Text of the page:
The distant rumblings got louder and were accompanied by flashes of lightning, the huge drops of rain began splashing around me (Oh no, not again!). I paddled harder as the shore got closer. I had been heading straight across the bay toward Forester Rock, but when the lightning started striking the sea not far away, I turned and headed for the nearest land, flat out. I had read somewhere that lightning generally strikes the highest point. In this case the highest point was my soaking wet hat! I nearly got the boat up on the plane when the lightning hit the sea less than 100 metres away from me with a loud crackling hiss, which I more felt than heard. Oh well, like I often say, it sure beats having a good time!
I reached the breakers and pulled up my rudder, surfed in and dragged my kayak up onto the steeply sloping beach. I lay back comfortably against a sand dune, got soaked by the heavy rain, until the storm passed, which didn't take too long, then dragged my boat down the steep beach to the dumping breakers (not exactly huge) to get back in.
To the uninitiated, this is a curious ritual to watch indeed, involving, in my case, much cursing, splashing and swearing with occasional strange movements involving breakers, a heavy kayak, and my head. Finally I got slightly cross, towed the kayak out through the breakers and somehow climbed in, fitted the spraydeck, switched on the pump and paddled on towards Granite Point.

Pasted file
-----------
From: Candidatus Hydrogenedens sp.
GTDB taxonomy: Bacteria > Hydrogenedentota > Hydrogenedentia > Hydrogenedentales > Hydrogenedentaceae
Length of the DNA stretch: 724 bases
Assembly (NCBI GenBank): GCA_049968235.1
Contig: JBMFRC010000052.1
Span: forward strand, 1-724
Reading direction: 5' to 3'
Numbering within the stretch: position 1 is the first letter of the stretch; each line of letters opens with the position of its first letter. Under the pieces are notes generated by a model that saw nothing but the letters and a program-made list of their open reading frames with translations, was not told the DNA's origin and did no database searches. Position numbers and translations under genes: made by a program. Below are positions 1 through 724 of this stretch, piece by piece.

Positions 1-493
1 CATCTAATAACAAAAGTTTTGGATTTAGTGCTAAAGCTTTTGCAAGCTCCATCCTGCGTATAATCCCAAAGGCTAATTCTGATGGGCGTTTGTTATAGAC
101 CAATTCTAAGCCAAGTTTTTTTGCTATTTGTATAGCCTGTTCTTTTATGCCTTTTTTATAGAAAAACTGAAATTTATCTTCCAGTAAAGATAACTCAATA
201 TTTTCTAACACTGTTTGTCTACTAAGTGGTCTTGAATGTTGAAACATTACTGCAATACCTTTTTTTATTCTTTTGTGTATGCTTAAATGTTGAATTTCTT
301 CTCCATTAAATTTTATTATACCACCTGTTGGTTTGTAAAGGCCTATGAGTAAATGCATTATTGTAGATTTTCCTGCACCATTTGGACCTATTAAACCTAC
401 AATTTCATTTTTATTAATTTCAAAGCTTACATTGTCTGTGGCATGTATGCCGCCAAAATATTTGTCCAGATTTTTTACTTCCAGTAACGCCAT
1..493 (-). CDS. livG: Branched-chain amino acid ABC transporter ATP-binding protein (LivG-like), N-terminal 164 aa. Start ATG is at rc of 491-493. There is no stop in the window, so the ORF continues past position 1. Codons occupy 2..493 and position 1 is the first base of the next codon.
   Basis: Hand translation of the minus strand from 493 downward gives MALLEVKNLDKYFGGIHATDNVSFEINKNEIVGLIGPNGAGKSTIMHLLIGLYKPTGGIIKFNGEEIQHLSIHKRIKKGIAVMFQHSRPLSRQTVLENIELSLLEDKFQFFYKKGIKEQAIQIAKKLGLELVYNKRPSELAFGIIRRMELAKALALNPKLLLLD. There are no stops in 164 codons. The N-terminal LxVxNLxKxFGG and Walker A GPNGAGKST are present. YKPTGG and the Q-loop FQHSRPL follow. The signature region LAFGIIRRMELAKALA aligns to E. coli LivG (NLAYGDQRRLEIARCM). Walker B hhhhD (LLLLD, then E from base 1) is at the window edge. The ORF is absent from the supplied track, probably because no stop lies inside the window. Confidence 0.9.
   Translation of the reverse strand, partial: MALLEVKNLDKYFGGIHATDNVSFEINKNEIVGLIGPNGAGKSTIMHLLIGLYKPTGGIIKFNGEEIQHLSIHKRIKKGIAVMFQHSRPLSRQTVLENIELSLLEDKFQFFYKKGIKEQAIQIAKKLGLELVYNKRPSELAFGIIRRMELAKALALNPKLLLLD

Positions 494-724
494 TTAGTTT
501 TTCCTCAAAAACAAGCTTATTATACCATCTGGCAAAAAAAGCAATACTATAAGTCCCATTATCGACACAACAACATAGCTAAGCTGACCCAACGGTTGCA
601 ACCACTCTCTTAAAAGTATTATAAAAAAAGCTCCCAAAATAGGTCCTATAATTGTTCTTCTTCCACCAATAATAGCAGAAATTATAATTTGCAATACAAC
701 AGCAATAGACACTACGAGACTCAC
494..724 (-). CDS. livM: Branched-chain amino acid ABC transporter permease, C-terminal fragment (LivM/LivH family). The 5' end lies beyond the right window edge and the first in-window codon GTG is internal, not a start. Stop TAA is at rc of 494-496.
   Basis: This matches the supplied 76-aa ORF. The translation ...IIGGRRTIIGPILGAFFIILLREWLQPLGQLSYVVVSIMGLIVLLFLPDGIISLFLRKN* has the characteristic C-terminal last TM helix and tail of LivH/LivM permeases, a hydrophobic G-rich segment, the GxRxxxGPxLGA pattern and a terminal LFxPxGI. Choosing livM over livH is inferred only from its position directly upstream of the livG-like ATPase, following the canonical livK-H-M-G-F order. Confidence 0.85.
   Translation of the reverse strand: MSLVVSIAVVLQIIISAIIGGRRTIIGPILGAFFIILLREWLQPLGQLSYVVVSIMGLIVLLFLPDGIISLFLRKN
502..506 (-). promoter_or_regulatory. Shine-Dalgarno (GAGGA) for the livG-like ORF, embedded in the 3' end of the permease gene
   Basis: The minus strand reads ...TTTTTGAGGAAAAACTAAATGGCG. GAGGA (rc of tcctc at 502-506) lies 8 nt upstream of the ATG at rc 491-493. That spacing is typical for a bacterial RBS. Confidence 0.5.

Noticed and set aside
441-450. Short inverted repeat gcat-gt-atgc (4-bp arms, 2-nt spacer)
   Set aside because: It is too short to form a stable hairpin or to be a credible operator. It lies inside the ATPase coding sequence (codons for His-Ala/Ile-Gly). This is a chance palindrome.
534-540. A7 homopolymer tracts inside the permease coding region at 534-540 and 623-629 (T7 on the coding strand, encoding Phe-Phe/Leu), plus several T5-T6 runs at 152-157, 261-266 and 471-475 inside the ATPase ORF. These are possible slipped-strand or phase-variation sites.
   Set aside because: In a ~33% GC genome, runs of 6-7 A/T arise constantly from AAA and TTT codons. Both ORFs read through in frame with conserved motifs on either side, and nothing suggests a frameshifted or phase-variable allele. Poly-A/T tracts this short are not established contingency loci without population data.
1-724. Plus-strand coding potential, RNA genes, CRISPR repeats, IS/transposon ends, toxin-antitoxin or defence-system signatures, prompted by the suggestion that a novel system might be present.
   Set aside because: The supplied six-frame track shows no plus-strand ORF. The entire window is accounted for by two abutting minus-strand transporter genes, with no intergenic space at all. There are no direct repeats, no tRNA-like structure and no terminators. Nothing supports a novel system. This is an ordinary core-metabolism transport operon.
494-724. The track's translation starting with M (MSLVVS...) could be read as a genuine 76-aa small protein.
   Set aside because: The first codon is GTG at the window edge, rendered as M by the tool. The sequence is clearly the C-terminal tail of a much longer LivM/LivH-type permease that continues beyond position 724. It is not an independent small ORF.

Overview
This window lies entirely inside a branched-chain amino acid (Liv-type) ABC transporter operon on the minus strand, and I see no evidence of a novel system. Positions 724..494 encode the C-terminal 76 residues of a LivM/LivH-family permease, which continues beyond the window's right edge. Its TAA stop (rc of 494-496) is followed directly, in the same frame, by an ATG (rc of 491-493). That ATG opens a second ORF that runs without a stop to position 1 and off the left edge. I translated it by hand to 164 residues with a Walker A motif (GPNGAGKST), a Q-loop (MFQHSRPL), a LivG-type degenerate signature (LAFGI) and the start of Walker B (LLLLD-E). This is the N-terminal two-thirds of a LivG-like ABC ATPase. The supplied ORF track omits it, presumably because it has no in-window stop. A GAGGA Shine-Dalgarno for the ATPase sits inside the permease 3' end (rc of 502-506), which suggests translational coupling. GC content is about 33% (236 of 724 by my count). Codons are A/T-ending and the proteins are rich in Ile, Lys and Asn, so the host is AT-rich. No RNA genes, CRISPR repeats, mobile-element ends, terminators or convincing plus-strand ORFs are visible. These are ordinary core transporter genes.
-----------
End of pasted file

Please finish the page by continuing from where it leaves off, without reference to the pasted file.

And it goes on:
Eventually, I landed at Bridport and staggered up the beach with the old North Sea Tourer in tow. I asked a kind old gentleman if he would mind watching the boat for half an hour, then staggered up the road to find Jeff's residence, noting with interest the local councils apparent dislike of street signs. Jeff towed his trolley back down to the beach and tied my boat onto it, while I got changed in the local toilets. I found I had to hold the wall with one hand, the loo's were swaying so much. After a very welcome hot shower Jeff very kindly drove me all the way to Little Musselboro to retrieve my car. I tried my hardest not to doze off on the way back and arrived at Jeff’s for tea.
After I had made a pig of myself eating real food, Jeff, Bev and I went for a walk down to the beach, where Nigel's yacht was sitting at anchor after turning back from near Tenth Island. It had got a little rough out there?
I stayed at the Jennings residence that night and left for home after breakfast on Saturday (19th), so ending a lazy, relaxing holiday in the sun.
Would I do it again? ... You've got to be Joking!
GRANT HYLAND. (A misplaced whitewater canoeist)
(Editor’s Note: Actually we only missed catching up with him by less than a day - Grant left Preservation Island in the early hours of the l7th, we arrived late in the afternoon the same day. Although we had been at Killiecrankie when he phoned home he hadn't expected us to go from Killiecrankie to Preservation Is in two days. L.Ford)